This spicy chicken sausage surely has amazing flavors that will make for great patties, stuffing, or burgers. You can perhaps adjust the chili powder if you think it’s going to be too spicy for your taste. But if you really want to experience that Tex-Mex flavor, go for it and try it first.
This hot chili pepper paste is made from roasted red peppers, spices, and herbs. It has a strong peppery, garlicky, and smoky flavor. The levels of heat vary depending on the kinds of chilis used in the sauce. There are readily available ones, but of course, you can always try making your own.
Now if you’re craving something spicy, try this merguez recipe. It’s an Algerian sausage that is heavily spiced with harissa, giving it a red color and of course a decent amount of heat. Depending on how strong your harissa is, you may want to adjust the cayenne if you think it’s starting to get too spicy for you.
These seeds are from fennel which is an herb belonging to the carrot family. The seeds have a warm and sweet aroma with anise seed and licorice-like flavor. They actually resemble cumin seeds. However, the color differences are quite noticeable – fennel seeds are green while cumin seeds are brown.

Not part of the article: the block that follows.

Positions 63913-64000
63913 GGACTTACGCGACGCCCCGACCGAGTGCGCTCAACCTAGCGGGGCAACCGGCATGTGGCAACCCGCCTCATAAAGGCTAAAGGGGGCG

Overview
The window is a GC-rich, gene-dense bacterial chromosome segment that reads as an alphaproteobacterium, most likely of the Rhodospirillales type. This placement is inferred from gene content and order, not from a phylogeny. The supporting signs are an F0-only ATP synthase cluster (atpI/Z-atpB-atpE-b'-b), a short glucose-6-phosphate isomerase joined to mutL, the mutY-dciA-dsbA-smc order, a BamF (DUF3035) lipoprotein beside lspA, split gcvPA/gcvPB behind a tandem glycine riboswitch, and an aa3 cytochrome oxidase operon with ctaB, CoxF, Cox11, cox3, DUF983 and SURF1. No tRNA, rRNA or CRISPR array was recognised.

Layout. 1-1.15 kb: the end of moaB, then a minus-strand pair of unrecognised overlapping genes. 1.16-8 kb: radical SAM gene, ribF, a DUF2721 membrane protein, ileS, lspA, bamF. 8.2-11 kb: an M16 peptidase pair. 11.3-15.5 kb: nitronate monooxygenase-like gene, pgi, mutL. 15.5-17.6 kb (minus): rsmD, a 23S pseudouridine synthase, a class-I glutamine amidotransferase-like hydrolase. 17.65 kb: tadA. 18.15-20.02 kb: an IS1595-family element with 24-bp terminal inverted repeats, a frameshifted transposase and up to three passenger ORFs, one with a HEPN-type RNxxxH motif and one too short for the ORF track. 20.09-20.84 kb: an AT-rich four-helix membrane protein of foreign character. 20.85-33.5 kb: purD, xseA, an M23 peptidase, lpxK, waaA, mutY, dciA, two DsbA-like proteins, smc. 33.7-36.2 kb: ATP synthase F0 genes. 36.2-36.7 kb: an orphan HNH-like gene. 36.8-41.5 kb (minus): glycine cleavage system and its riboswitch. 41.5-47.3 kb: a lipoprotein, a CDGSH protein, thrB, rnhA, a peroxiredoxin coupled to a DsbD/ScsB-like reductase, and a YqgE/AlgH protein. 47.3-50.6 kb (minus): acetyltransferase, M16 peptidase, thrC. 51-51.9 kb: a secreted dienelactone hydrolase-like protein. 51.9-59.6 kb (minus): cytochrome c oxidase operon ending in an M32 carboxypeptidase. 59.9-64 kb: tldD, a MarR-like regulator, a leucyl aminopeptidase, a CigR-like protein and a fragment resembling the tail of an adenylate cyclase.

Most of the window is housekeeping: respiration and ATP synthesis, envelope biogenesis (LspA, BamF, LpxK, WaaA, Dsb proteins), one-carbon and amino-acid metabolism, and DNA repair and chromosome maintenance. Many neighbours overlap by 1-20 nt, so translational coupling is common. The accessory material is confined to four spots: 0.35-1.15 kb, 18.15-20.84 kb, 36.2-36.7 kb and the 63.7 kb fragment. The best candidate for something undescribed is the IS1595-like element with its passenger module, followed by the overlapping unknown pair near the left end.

Aside from making a meat sauce, this Italian-style beef sausage can be easily made into sausage links. That is of course if you have casings and sausage stuffer at home. Otherwise, simply form them into patties.
This leafy herb is also native to the Mediterranean region. It has a clean peppery taste with hints of earthiness. It’s often mistaken for cilantro because they look very similar, but side by side, you’ll notice that parsley leaves are actually pointed as opposed to cilantro’s which are more rounded.
If you want a healthier sausage with less salt and saturated fat, then perhaps these turkey sausage patties are perfect for you. This one calls for lean ground turkey that is simply seasoned with salt, pepper, fennel seed, sage, and parsley along with garlic and parmesan cheese.
These small round seeds are from various mustard plants. Their color can range from yellowish white to black. They taste quite mellow, a little spicy, and slightly sweet. The brown and black ones have a noticeable hotter and bitter flavor that can also be particularly sharp and somewhat spicy.